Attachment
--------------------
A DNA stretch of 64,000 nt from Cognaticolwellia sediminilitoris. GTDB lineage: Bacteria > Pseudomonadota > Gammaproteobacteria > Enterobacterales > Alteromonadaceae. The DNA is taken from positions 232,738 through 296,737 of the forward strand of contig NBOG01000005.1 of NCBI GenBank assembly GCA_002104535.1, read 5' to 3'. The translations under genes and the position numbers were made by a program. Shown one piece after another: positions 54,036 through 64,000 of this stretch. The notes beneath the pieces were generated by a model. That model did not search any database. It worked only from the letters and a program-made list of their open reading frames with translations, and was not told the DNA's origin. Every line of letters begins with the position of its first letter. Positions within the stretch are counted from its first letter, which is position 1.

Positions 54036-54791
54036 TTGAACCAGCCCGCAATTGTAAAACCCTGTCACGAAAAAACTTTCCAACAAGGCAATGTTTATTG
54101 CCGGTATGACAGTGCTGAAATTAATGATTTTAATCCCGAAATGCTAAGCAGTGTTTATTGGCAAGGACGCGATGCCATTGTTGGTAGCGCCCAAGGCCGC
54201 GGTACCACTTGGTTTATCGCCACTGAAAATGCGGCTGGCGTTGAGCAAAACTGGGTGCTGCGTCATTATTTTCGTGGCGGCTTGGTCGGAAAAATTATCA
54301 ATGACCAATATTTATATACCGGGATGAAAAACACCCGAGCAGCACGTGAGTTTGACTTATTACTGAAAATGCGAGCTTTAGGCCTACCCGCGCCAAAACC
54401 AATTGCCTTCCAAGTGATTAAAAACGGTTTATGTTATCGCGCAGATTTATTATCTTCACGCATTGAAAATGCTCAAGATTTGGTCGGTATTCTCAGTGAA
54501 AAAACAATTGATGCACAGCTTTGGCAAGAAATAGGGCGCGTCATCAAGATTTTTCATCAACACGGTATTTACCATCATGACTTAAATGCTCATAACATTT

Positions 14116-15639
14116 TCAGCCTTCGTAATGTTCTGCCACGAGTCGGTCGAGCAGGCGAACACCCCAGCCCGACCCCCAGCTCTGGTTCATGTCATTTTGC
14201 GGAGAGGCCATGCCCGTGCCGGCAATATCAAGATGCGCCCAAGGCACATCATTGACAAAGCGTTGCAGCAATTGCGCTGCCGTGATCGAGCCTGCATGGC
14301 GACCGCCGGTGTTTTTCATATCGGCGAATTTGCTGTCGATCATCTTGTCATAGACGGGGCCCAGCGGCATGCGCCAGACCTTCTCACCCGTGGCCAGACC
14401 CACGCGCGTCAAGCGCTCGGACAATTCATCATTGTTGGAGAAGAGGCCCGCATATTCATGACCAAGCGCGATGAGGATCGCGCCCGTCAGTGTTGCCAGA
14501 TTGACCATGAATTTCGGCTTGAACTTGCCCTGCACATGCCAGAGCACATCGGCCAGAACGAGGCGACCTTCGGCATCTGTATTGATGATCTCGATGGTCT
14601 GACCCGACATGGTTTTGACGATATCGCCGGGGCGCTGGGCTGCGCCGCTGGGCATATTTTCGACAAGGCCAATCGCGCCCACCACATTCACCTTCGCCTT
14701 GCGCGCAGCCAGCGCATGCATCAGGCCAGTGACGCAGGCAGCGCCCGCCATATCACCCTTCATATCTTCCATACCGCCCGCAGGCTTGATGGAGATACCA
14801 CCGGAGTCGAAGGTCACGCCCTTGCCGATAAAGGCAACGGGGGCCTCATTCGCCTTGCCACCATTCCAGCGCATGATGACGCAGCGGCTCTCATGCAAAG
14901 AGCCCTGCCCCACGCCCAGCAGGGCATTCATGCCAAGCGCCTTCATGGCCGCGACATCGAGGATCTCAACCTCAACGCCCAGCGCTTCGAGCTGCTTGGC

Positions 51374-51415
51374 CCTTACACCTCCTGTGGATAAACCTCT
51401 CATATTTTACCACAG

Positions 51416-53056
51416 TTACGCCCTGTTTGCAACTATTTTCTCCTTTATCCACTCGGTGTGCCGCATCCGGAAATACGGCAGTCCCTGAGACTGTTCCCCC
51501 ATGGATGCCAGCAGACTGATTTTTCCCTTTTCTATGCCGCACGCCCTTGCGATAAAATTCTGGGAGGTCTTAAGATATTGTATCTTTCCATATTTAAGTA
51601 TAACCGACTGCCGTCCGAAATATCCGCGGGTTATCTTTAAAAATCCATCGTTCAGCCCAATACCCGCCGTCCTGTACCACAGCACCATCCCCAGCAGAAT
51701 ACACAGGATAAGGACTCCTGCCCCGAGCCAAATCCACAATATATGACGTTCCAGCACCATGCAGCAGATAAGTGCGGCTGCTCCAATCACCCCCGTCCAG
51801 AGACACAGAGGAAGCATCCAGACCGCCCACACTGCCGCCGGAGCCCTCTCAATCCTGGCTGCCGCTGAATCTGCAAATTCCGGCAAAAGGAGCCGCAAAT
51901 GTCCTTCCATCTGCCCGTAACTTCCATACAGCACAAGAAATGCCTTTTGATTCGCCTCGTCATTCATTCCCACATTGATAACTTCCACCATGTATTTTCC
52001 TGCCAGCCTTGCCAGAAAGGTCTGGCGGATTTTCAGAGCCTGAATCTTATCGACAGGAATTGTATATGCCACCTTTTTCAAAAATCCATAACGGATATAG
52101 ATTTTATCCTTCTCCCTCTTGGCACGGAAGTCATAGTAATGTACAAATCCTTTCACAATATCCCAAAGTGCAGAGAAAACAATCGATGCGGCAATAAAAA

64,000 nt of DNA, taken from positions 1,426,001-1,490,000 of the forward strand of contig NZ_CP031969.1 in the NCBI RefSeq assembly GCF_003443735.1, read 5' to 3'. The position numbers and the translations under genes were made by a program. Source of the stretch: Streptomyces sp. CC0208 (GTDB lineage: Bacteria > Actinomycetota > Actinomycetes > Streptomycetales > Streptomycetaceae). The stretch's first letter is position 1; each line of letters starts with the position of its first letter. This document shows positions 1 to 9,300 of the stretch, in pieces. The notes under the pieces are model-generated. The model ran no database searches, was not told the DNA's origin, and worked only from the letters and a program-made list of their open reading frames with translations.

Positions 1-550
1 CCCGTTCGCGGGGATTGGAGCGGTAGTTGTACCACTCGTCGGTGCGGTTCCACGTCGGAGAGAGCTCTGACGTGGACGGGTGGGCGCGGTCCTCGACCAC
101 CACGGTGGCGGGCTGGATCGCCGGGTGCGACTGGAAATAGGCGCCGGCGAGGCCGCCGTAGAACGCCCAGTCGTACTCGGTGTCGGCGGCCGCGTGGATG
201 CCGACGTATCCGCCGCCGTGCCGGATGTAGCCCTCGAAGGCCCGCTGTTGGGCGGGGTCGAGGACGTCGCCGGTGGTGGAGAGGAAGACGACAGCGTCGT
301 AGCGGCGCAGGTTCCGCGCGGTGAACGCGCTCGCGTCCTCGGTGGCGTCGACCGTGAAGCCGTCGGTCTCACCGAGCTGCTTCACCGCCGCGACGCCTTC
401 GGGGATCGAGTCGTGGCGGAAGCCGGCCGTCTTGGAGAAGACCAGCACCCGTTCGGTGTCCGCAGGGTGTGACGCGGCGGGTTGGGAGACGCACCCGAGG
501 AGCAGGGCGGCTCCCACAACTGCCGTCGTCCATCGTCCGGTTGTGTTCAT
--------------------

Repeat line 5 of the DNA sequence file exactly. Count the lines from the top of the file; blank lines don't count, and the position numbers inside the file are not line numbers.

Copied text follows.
54201 GGTACCACTTGGTTTATCGCCACTGAAAATGCGGCTGGCGTTGAGCAAAACTGGGTGCTGCGTCATTATTTTCGTGGCGGCTTGGTCGGAAAAATTATCA